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22 de junho de 2024
The Superior Court of Justice rules on the fictitious implementation of condition in share agreement
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Paulo Guilherme de Mendonça Lopes and Alexandre Paranhos

On March 12th, the Superior Court of Justice (“STJ”) ruled a Special Appeal (Resp 2.117.094/SP) concerning the application of condition in quotas assignment contracts, in which the Third Panel established an important precedent for the interpretation of conditional clauses in business contracts.

Practice shows that contracts for the sale of shareholdings are constantly entered into suspensive conditions, making their effectiveness subject to future and uncertain events. Depending on the specifics of the case, various conditions will be attached at the time of signing, mainly through “earn out” clauses.

Therefore, earn-out clauses link part of the payment of a transaction to the future performance of the acquired company, requiring the achievement of specific targets after the closing of the transaction for a certain part of the agreed amount to be effectively paid.

By recognizing the constructive introduction of the conditional clause precedent, the 3rd Panel provided a guideline for similar cases, in which the conduct of the parties may affect compliance with contractual terms, and thus emphasizes the importance and need for a more comprehensive, careful and attentive approach in the execution and conclusion of business contracts, stressing the importance of good faith and transparency in business relationships.

In March 2024, it was rendered a court decision clarifying what happens if the buyer, holder of the acquired stocks, acts to hinder the achievement of these targets in order to benefit from the non-payment. The presented case was filed by a former partner of Target company, after an arising controversy from its contract of assignment of quotas signed with the purchasing company, in which the former partner, pursuant to the contract, transferred 75% of his quotas to the target company.
After completing the Business Plan of the company, Target sales price was established, with a portion to be paid to the former partner after the plan was fulfilled, within a maximum period of up to three years.

However, the former partner claimed that the acquiring company, upon taking control of Target, showed no interest in developing the company through the implementation of the Business Plan, thus jeopardizing the payment of the remaining portion of the contract.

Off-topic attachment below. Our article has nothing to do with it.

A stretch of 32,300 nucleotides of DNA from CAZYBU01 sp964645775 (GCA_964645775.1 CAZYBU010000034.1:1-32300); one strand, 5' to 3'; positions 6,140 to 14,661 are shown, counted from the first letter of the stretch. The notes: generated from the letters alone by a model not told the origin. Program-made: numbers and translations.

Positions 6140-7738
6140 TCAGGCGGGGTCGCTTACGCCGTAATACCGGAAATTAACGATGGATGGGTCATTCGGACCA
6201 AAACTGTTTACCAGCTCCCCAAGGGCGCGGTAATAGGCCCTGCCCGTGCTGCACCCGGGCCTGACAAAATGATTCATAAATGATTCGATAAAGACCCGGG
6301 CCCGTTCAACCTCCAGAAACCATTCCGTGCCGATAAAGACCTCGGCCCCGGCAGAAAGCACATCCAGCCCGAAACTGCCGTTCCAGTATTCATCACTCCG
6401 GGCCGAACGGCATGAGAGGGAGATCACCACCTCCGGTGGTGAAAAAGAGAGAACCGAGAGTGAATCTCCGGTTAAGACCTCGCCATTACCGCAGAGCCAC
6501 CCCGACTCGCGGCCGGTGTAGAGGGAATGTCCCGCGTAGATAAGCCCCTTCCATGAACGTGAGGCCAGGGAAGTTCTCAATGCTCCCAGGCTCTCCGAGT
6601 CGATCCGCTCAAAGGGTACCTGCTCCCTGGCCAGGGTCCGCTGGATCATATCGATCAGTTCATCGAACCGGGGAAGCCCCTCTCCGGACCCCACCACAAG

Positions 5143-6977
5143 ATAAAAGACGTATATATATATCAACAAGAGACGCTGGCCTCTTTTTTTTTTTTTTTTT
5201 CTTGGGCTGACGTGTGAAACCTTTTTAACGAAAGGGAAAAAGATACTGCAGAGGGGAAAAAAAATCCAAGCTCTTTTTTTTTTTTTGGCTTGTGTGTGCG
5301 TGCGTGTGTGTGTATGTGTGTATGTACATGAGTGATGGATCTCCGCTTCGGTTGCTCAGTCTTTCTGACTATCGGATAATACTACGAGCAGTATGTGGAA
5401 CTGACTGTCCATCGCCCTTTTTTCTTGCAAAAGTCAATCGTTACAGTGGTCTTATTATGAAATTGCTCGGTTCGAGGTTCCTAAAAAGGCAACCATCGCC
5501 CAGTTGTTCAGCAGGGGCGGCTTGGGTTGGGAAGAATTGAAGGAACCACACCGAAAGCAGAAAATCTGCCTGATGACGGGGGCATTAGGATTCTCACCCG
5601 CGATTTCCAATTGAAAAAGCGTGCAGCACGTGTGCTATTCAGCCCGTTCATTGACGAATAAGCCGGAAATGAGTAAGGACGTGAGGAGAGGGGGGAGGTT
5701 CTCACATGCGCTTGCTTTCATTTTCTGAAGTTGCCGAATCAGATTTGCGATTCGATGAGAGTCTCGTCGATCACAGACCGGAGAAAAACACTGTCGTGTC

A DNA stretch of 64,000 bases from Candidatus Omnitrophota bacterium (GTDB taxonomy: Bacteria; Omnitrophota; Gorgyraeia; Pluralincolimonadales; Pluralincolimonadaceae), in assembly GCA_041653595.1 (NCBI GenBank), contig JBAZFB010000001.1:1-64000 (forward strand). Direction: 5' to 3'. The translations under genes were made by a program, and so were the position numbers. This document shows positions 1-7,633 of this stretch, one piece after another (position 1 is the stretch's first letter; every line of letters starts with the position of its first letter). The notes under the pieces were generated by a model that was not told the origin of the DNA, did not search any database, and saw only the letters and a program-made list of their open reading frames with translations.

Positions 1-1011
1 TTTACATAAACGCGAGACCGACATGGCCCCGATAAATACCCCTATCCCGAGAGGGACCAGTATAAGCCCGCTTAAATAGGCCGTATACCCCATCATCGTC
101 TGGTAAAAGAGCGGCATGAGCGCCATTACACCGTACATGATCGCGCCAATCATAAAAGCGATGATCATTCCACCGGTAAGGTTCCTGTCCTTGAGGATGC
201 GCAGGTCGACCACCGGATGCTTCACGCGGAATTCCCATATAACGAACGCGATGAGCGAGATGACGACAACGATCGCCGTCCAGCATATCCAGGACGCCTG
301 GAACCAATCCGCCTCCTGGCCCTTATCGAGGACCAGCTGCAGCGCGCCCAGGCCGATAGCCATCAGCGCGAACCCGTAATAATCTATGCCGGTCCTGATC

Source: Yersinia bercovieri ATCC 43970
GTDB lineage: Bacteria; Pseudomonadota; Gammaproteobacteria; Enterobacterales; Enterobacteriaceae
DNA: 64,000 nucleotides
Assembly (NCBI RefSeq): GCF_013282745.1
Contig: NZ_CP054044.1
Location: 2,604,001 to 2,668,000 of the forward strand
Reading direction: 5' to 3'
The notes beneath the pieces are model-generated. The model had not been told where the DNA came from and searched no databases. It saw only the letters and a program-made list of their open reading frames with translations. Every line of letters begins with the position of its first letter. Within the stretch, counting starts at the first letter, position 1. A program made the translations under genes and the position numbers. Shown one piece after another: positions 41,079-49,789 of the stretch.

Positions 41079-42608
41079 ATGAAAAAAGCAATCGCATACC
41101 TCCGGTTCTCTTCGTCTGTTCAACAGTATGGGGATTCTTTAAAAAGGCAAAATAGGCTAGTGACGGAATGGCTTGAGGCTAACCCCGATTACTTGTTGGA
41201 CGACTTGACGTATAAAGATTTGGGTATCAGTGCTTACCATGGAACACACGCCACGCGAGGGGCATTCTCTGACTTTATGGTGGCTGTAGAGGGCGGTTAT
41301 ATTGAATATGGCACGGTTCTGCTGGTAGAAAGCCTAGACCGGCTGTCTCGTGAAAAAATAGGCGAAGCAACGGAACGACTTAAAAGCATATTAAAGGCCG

Within this scenario, the 1st Civil Court of Justice of São Paulo (TJSP), applied article 129 of the Civil Code, concluding that the buyer acted maliciously by imposing a condition that it supposedly knew in advance would not be implemented. The claim, in this sense, was upheld, considering the fictitious implementation of the condition.

Therefore, the company filed an appeal against the judgment, but it was not granted. As a result, the company filed a Special Appeal, arguing that willful misconduct had been wrongly presumed by the ordinary courts and contesting the impossibility of attributing malicious conduct in relation to the non-implementation of the Business Plan.

The case was submitted to the 3rd Panel of the STJ, under the report of the Appellate Judge Ricardo Villas Boas Cueva, which after a comparative analysis was made between articles 120 of the Civil Code of 1916 and 129 of the Civil Code of 2002 noticed that here was doctrinal divergence on the interpretation of the expression “maliciously obstructed”.

Fabio Menke stated that the word “maliciously”, applied in both articles, makes it clear that only commissive or omissive conduct carried out with intent or fraud shall be subject to inclusion in the factual basis at hand.

On the other hand, Gustavo Tepedino and Milena Donato understand that the term “maliciously” used by the Lawmaker may be related to the same as informed by the Principle of Objective Good Faith, with a meaning dissociated from the intentional element, restricted only to the identification of the faulty behavior of those who practice it.

The understanding of Orlando Gomes, however, was based on a conciliatory approach, with the purpose of resolving the mentioned conflict of authority, and when analyzing article 120 of the Civil Code of 1916, he understood that even though the constructive verification of the condition requires proof of the fraud, as they are facts that occurred during the period of validity of the Civil Code of 1916, are not associated with a specific result, but rather with an intentional practice of facts that gave the opportunity for the non-implementation of the condition, or the implementation in the opposite hypothesis.

Therefore, this was the reasoning employed by the Judging Panel in the judgment of Special Appeal n. 2.117.094/SP, even if the acquiring company did not intend to obstruct the receipt of the additional amount by the former partner, it was its intentional conduct, that made it impossible to comply with the Business Plan within three years, which justified the application of the legal precept in question to consider the fictitious implementation of the suspensive condition.

The trial represents an important milestone in the interpretation of suspensive clauses in business contracts, once it recognized the fictitious implementation of the suspensive condition, providing s guideline for similar cases, where the conduct of the parties may affect compliance with the contractual terms.

Therefore, the High Court´s ruling reinforces the need to be more cautious when executing and concluding commercial contracts, always highlighting the importance of good faith and transparency in business relationships.

Published in Lexology.